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World Cup Vuvuzela Horn Warning
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World Cup Fans in South Africa Advised to Protect Hearing From Deafening Horns
Reviewed By Laura J. Martin, MD
The Royal National Institute for Deaf People (RNID) says there's a risk of temporary tinnitus or permanent hearing damage posed by being surrounded by the plastic horns, which are popular with South African supporters.
If you are unlucky enough to have a vuvuzela just behind you in the stadium, you'll endure more than 125 decibels of sound, which can hurt your hearing.
The vuvuzela is louder than a chain saw or lawn mower at 110 decibels and an ambulance siren at 120.
The hearing damage is likely to be made worse by noisy parties after the match -- win or lose.
Vuvuzelas: Tinnitus Risk
The RNID's senior audiology specialist, Angela King, says in a statement, "[Soccer] fans are running the risk of tinnitus -- ringing, whistling, humming or buzzing in their head or ears -- or permanently damaging their hearing if they don't tackle the cumulative effects of exposure to loud volumes from vuvuzelas and music during the World Cup.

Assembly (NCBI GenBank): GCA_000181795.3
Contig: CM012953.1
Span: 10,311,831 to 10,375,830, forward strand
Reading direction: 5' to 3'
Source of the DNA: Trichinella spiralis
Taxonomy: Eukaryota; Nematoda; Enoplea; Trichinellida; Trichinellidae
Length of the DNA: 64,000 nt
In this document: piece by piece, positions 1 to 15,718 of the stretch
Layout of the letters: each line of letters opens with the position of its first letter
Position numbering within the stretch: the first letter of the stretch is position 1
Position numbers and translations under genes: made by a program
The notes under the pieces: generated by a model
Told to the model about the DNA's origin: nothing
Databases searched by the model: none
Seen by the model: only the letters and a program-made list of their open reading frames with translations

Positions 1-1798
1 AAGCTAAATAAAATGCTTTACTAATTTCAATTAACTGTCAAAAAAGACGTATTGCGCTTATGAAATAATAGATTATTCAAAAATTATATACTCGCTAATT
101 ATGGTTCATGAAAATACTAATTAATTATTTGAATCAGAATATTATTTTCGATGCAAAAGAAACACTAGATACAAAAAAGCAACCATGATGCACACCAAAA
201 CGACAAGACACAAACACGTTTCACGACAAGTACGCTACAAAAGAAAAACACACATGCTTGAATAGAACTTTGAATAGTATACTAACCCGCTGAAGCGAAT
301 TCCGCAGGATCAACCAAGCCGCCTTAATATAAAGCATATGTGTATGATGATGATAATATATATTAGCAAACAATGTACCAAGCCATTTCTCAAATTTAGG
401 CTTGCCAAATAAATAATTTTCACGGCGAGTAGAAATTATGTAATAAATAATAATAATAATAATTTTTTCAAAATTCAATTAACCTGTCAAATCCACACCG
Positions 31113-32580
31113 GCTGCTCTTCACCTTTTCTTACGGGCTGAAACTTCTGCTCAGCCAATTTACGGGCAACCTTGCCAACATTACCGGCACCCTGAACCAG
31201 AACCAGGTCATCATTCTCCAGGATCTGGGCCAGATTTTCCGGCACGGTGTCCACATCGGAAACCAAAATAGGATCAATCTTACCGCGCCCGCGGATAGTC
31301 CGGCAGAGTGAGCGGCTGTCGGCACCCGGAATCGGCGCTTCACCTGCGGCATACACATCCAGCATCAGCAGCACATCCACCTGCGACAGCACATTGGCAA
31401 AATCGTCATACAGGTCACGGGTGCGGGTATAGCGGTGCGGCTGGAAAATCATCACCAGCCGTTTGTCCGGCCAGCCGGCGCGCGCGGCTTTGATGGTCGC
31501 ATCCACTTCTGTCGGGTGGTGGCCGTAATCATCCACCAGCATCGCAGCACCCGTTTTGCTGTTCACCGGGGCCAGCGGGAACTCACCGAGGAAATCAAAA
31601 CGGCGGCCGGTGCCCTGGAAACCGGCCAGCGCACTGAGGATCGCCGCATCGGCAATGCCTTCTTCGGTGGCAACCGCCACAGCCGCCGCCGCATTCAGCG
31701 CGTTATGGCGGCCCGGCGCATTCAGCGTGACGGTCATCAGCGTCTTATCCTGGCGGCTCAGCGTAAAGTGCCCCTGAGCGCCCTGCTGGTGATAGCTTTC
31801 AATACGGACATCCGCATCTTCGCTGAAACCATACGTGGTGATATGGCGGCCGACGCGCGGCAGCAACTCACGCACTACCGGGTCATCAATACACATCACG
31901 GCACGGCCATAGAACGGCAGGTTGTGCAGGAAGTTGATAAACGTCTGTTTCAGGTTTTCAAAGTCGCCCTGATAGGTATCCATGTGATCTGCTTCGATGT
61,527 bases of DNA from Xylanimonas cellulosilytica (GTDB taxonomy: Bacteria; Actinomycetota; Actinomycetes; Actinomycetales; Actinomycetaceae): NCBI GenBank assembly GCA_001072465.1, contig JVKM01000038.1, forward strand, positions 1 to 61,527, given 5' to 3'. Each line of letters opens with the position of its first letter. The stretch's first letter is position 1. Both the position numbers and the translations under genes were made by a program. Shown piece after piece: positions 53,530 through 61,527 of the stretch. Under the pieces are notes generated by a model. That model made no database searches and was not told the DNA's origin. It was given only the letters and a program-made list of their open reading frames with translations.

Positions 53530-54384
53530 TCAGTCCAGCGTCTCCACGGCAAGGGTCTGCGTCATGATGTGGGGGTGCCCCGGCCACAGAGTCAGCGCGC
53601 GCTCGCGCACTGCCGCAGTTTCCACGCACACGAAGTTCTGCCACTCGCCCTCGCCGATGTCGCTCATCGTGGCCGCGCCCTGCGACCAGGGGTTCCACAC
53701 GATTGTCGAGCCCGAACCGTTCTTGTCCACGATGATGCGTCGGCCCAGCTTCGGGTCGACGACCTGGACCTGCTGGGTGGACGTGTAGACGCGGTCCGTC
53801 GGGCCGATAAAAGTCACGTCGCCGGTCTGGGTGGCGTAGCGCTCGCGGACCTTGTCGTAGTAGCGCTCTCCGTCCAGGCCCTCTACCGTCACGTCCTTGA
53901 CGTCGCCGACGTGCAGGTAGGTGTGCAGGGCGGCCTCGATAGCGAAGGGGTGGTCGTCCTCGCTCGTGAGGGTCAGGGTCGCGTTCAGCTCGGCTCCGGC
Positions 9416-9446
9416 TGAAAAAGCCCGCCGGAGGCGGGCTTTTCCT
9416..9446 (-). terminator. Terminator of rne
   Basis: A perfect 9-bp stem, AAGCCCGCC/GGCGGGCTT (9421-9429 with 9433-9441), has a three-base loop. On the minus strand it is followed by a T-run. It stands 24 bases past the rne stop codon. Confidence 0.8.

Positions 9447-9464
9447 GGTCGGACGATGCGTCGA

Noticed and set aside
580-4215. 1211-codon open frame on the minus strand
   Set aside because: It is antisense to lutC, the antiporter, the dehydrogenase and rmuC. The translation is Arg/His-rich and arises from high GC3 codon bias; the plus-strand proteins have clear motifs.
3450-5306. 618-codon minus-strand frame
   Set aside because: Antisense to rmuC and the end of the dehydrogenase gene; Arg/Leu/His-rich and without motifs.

"Noise over 85 decibels can cause damage over time. Vuvuzelas produce levels with more than five times that damage potential so we're urging supporters to ensure they don't score an own goal for their hearing and wear reusable earplugs in stadia and when partying in pubs, clubs and [soccer] festivals."
One fan who spoke to the RNID is 27-year-old Trevor Moody from London. He's taken earplugs to protect his hearing during England's games.
"I've already lost some hearing through an infection in one of my ears and really value my hearing as a result," he says. "Those vuvuzela trumpets sound like they won't be doing my hearing any favors, so I'll be wearing earplugs to protect myself and safely enjoy the party atmosphere in the stadia and, hopefully, all the celebrations in pubs and clubs as England progress!"
SOURCES: News release, Royal National Institute for Deaf People.